Once upon a time, reading old patents was a major part of the training process for new patent attorneys and agents. Today, new practitioners who learn the ropes in that manner risk several mistakes. These mistakes may be relatively innocuous — such as extensive use of anachronisms like “said”, “wherein,” “herein,” and jargon that only an attorney would understand. However, in many cases the mistakes can change the scope or validity of the resulting patent. Recent caselaw relating to patentable subject matter, enablement, and sufficiency of the written description has caused a major shift in the way that today’s patent applications are drafting.
When training associates, patent agents, and paralegals about patent drafting and prosecution strategy, I typically rely on experience rather than books or formal training courses. Although many good books about patent prosecution exist, even the best ones tend to focus only on a specific part of the process (e.g., claim drafting), or they have a particular legal focus (e.g., USPTO procedures or Federal Circuit caselaw).
I recently received a complimentary copy of Rules of Patent Drafting by Joseph E. Root, and I must say that I’ve been looking for a book like this for quite a while. The book provides a concise, practical set of “dos and don’ts” about: (i) crafting claims with future licensing and litigation in mind; (ii) drafting a detailed description that avoids the many pitfalls that can arise due to recent caselaw; (iii) prosecuting the patent before the USPTO in a strategic manner; (iv) determining inventorship; and (v) avoiding inequitable conduct. Along the way, the book contains the author’s often-amusing observations about modern patent caselaw, such as:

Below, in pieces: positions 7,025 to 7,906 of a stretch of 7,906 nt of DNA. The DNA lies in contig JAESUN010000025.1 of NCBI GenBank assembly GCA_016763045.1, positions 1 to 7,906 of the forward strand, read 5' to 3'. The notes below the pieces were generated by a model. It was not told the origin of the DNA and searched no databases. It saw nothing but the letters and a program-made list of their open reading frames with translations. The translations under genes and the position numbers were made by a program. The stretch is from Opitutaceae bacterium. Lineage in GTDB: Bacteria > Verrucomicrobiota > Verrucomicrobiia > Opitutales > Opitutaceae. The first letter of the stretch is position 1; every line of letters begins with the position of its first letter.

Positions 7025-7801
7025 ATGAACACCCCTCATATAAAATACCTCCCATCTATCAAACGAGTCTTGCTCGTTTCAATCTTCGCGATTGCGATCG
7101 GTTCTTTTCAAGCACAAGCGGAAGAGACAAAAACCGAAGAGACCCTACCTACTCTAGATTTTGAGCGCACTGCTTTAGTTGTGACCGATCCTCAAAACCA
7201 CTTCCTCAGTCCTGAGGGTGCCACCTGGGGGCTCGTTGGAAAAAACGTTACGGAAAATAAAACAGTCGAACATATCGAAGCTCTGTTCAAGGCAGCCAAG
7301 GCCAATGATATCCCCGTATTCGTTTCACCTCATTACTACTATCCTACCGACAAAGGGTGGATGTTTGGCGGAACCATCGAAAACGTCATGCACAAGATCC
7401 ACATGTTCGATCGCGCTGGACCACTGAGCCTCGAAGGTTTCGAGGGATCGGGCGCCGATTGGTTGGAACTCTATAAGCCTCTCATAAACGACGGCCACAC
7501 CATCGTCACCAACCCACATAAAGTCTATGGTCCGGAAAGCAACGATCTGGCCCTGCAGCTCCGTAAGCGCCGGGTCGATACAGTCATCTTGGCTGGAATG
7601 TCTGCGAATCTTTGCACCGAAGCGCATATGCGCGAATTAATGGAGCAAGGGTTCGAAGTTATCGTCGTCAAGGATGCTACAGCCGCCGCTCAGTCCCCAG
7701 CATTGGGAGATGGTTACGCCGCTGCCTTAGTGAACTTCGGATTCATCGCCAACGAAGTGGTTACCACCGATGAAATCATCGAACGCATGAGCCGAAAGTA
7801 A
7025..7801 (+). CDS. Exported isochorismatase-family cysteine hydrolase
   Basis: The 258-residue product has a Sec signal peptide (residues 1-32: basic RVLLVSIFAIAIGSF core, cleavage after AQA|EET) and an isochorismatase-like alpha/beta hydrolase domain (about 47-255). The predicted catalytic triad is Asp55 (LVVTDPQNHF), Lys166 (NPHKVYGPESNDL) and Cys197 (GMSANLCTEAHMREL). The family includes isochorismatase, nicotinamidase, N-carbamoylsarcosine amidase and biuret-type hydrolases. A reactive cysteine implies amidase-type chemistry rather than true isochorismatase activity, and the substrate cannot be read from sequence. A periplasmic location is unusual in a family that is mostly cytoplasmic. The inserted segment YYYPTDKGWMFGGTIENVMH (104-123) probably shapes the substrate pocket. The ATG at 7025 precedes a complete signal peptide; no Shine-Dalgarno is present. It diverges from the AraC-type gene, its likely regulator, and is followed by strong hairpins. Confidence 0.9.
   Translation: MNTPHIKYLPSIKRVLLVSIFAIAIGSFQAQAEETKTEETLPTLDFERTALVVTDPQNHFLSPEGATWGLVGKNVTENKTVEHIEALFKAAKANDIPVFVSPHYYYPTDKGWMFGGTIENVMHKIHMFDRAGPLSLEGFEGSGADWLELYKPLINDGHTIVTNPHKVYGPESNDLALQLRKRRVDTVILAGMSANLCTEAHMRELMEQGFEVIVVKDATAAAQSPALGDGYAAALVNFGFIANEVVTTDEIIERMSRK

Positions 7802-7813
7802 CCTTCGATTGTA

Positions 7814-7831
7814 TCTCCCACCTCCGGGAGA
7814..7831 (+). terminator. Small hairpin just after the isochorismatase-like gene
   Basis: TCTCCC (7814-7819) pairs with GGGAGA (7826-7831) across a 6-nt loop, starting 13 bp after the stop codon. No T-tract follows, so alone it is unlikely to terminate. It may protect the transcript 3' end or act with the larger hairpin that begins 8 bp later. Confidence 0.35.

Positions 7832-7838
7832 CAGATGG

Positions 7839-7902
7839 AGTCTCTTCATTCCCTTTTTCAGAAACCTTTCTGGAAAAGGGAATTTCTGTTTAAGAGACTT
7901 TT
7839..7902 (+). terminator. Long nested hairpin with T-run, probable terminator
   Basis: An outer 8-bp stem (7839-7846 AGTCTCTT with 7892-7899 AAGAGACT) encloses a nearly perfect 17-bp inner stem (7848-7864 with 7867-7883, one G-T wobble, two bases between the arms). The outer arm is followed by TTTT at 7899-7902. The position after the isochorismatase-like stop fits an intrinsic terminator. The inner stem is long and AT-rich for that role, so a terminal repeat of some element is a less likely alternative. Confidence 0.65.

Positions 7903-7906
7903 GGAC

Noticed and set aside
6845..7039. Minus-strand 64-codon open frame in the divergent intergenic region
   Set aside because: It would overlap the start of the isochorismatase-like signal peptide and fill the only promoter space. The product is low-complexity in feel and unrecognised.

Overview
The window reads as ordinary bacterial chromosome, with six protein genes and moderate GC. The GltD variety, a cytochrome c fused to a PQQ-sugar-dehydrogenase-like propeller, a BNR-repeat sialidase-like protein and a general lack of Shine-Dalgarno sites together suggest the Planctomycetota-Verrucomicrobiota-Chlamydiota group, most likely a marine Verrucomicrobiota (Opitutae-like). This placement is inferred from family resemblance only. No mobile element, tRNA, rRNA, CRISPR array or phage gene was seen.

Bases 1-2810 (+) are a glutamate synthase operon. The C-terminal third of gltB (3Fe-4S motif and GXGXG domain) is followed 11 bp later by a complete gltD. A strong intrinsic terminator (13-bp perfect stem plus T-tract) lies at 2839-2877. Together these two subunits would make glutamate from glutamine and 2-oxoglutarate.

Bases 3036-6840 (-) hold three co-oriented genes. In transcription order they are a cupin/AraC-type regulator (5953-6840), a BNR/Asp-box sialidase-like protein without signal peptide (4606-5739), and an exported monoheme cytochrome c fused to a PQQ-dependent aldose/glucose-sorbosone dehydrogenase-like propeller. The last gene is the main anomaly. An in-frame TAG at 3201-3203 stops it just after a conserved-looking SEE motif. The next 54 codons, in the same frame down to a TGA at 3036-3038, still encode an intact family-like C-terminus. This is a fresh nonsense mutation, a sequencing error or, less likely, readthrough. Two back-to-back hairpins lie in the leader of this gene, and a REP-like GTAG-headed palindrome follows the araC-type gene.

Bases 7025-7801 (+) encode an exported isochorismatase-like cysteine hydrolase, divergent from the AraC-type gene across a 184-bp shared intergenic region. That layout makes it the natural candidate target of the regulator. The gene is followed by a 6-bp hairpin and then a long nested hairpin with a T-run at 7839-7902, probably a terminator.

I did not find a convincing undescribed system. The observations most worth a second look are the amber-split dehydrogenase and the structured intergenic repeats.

Once upon a time, if one said @#$% or ^&*# on network television, the remark would be bleeped, and the FCC would be in an uproar. On the other hand, you could say “invention” in a patent application with no fear whatsoever. Now, that situation is completely reversed.
Rules of Patent Drafting a welcome “how-to” guide for patent attorneys and agents. I recommend it for any law firm’s patent library.
This looks to be quite a helpful resource on patent prosecution, and even of use in patent litigation. Thanks so much for the mention.